3. Every applicant for admission as an Advocate shall have to pass a written and a viva voce examination conducted by the Enrolment Committee of the Bar Council. The written examination shall be of one paper of 100 marks and the duration of the examination shall be of 4 hours. To qualify in th4 written examination a candidate shall have to obtain 50 marks to qualify in the written examination and, thereafter, the qualified candidate shall have to undertake a Bar Vocational Course of six weeks conducted by the Legal Education & Training Institute of the Bangladesh Bar Council and then he /she shall have to appear in viva voce examination. Pass marks of viva voce examination is 25 out of 50.
Qualified candidates of the written examination shall have to a pass the viva voce examination in three attempts within a period of three years from the date of his /her written examination result.

Rules of Enrolment

The purpose of pupilage is to acquire knowledge and experience in client interview, preparation of brief, finding of law and citations, conducting and arguing cases before the court and following or even emulating the senior. A pupil must closely follow this senior who is an eminent advocate of the Bar and help him in all matters concerning preparation and presentation of cases before the court so that he may learn through experience and practice. A pupil should be utmost respectful and obedient to his senior. He must not shirk any responsibility given by his senior and shall ever be ready to assist his senior as desired by and demanded by him. The attendance of the pupil to his senior’s chamber and also to the court house with his senior should be regular. The senior will certify his regular attendance. Any irregularity in attendance will be viewed with disfavour. It is expected as always that the senior (pupil master) will be kind and considerate to his pupil and encourage them to grow into true lawyers following their example.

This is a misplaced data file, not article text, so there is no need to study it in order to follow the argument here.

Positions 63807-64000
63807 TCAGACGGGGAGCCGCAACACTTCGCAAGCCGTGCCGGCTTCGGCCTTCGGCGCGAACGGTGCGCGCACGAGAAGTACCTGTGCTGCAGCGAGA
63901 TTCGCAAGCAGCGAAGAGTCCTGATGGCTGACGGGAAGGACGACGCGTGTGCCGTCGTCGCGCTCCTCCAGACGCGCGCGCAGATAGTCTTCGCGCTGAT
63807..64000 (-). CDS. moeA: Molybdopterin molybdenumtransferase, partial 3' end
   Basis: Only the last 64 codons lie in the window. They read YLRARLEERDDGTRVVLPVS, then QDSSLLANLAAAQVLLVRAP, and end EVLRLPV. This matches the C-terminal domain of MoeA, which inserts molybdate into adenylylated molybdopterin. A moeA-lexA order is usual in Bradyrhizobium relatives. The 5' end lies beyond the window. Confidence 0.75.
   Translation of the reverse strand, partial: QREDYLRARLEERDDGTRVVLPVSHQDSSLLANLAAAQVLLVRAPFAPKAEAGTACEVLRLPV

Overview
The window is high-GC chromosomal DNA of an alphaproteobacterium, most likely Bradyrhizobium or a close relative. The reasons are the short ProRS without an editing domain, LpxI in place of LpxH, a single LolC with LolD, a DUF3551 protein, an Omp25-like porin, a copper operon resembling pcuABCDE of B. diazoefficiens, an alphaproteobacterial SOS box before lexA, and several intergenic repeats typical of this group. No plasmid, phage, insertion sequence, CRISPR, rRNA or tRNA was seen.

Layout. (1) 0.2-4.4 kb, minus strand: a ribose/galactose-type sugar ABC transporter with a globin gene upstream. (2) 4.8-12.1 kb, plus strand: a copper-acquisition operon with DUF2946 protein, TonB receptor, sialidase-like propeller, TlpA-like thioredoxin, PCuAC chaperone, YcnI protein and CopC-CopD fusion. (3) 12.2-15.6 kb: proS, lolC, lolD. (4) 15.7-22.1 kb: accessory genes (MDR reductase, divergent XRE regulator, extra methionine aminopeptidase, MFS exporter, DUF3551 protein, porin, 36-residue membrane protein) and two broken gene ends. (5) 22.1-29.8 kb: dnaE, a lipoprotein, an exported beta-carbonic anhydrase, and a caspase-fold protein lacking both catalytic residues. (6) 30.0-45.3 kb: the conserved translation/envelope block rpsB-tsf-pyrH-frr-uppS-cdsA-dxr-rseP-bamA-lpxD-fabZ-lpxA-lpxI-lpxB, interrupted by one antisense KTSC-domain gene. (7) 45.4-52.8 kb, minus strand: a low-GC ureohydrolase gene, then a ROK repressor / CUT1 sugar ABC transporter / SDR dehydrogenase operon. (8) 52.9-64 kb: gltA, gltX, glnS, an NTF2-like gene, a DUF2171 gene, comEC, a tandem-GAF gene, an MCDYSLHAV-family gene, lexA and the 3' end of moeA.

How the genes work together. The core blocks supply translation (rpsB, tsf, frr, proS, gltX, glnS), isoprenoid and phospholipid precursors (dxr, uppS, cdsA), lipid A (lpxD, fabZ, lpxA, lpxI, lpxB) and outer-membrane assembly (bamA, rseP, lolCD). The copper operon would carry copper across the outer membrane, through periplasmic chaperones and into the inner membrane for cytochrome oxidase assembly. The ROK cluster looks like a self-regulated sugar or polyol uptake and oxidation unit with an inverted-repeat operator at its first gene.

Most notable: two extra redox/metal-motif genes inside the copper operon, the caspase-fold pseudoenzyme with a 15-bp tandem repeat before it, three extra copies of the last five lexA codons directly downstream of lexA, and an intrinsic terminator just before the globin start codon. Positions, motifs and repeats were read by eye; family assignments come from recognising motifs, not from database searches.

University of York


The University of York is a campus university in the city of York, England. Established in 1963, York has expanded to more than 30 departments and centres, covering a wide range of subjects. In the last Research Assessment Exercise York was named the 6th best research institution in the United Kingdom.
Situated on the outskirts of the city, the University of York campus is approximately 200 acres (0.81 km2) in size, incorporating the York Science Park and the National Science Learning Centre. The institution also occupies historic buildings in York. The University of York is divided into eight colleges, which have similarities to the traditional colleges of the collegiate Universities of Oxford, Cambridge and Durham, and which also provide halls of residence for a number of students. All students are allocated to a college.
The University of York offers undergraduate and postgraduate opportunities in the arts, sciences and social sciences. York’s teaching and research is outstanding: 20 out of 23 departments assessed for teaching quality have received Excellent scores, while in research terms, 18 departments have been awarded 5 or 5*.
The University of York provides its students with a supportive and cosmopolitan learning environment. International students make up around 18 per cent of the student population across all subject areas.
The University of York combines the advantages of a university large enough to provide a vibrant social and cultural environment with those of a smaller community able to be welcoming and friendly to its students. The College system helps break the University of York into smaller units making it easy to meet people and make friends.